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It's not just about records; Sports programs at Christian Learning Center teach sportsmanship, teamwork; Anybody who wants to take part, can.

Friday, October 5, 2012

(Photo)
Seventh-grader Lucas Cooper tries to escape the grasp of sixth-grader Lake Streeter during a flag football scrimmage last Tuesday at Christian Learning Center. High school boys were helping coach junior high boys on the finer points of the game.(Laurie Sisk/Tribune)
By Laurie Sisk

The Fort Scott Tribune

In an age where some high school coaches are hired and fired based on win-loss records alone, a small Christian school in Fort Scott has proven that a campus can have a strong sports program -- even when winning isn't the most important objective.

Christian Learning Center, which has an enrollment (junior high and high school combined) of just 22 students and a kindergarten through 12th grade enrollment of 66, still manages to field a girls' volleyball team and a boys' flag football team in the fall, as well as boys and girls' basketball in the winter and girls' softball in the spring.

"Our volleyball team is every girl in eighth through 12th grade except for one and that one girl chooses to play basketball. We also have one of the volleyball girls that doesn't play basketball," CLC Principal James Stark said.

"We have fewer numbers to choose from, so we have to work with and train the talent that we have, which is a challenge, but the blessing is any kid who wants to take part in a sport can. We don't have tryouts; anybody who wants to take part can and we just work to train them and teach them the fundamentals."

Because of the small enrollment numbers, CLC has had to be selective in the sports it chooses to compete in.

CLC is part of the MO-KAN Conference, an eight-team league of Christian schools in Kansas and Missouri.

"The conference also has boys' soccer in the fall. Right now we don't have enough boys for a soccer team, but we do have flag football, because it requires less numbers. We play either six or seven players, depending on the schools," Stark said. "That's why we created the flag football, because we didn't have enough kids for full contact football or soccer, so this gives them a sports season while the girls have their fall volleyball season."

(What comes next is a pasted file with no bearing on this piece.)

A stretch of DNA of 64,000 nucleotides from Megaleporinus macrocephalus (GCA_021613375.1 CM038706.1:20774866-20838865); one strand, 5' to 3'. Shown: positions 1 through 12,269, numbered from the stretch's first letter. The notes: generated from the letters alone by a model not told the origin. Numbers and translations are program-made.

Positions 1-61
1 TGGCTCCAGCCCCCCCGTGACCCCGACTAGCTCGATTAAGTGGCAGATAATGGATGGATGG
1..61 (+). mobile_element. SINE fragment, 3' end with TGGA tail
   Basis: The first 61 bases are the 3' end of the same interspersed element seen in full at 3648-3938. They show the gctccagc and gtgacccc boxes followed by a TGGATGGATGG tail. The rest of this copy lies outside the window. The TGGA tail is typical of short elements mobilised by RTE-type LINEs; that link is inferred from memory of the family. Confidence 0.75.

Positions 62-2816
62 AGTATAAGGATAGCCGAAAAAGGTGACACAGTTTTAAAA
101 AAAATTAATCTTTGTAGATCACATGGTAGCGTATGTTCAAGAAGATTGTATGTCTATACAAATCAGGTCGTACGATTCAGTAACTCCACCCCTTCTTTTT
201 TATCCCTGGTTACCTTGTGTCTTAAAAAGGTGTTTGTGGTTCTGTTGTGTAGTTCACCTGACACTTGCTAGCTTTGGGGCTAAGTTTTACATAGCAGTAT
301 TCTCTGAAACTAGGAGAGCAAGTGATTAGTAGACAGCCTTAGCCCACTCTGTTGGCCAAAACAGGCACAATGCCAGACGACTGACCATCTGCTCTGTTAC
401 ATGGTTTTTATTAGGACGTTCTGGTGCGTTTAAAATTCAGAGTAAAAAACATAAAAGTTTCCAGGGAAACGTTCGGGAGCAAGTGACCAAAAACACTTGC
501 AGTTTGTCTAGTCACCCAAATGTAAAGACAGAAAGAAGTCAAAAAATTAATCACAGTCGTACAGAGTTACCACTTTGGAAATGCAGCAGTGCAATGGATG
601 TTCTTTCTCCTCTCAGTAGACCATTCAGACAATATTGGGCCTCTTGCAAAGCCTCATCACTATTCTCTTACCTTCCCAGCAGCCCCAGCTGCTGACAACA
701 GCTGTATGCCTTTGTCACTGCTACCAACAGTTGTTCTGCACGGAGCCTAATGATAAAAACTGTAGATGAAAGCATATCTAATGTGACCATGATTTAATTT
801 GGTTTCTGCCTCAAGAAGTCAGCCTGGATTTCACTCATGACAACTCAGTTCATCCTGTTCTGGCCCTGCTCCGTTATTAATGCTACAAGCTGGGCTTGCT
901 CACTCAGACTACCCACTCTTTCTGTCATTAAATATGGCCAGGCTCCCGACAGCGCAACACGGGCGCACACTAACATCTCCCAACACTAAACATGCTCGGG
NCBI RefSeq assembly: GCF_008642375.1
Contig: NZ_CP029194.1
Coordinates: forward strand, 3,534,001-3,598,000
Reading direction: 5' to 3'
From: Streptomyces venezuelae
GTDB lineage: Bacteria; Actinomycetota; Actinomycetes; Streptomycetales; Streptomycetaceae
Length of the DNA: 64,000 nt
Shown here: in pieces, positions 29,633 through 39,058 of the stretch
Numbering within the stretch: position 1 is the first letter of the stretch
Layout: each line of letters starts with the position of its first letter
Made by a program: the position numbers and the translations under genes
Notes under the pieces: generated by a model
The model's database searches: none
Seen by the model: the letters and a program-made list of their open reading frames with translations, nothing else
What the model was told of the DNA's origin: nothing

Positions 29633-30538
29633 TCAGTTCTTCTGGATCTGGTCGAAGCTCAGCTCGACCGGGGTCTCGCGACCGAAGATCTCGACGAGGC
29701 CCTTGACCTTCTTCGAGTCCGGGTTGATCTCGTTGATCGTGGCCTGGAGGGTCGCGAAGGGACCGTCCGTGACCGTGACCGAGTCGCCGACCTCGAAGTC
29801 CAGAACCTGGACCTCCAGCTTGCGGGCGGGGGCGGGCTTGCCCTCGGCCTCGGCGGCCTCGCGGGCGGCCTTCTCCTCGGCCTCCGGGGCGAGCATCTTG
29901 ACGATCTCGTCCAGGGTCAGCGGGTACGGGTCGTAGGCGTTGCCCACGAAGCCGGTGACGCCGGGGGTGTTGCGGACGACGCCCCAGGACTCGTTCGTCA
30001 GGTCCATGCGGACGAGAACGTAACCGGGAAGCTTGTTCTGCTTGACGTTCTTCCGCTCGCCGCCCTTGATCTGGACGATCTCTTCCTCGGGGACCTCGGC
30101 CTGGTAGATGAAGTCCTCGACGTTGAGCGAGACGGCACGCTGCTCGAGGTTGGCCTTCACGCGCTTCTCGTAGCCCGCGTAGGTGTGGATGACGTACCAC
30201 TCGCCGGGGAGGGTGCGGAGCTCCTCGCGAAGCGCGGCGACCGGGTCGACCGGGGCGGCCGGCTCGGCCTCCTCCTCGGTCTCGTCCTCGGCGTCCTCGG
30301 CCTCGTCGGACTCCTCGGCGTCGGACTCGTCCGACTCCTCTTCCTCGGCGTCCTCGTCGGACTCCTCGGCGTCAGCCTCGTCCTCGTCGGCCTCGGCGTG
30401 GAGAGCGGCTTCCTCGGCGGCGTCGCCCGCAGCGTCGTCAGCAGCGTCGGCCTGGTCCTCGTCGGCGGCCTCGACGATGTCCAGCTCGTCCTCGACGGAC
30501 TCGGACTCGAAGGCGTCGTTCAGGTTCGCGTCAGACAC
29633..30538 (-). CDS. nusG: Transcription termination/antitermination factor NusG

The parents and the students also work as a team to make the Mustangs sports program at CLC a reality. While many public schools perform exhaustive searches to find a suitable coach, CLC looks a little closer to home for its coaches.

"Our coaches are volunteers. They are primarily parents who have a love for the sport who pitch in and help out," Stark said. "It's all volunteer-based. Our sports budget is basically fuel to get to the games. Our uniforms are even donated from families, so it's really an opportunity for everybody to get involved, contribute and help the kids learn and grow while enjoying that success. We get to be a very close part of it."

High school age students also help coach the younger kids, as was the case last Tuesday when the older boys helped coach a junior high flag football scrimmage -- before their own varsity game against Chanute Christian Academy.

Stark said CLC's coaches work hard to teach the kids the fundamentals of the game, but also impart to them the fundamentals of teamwork, sportsmanship and how to find a role where they can help their team be successful and contribute.

Coach Todd Bond, father of 10th grade volleyball player Jamie Bond and the team's coach, is one example of the participatory role that parents play in CLC sports.

In addition to being principal of CLC, Stark also coaches boys basketball, junior high girls' volleyball and is co-coach of boys' flag football.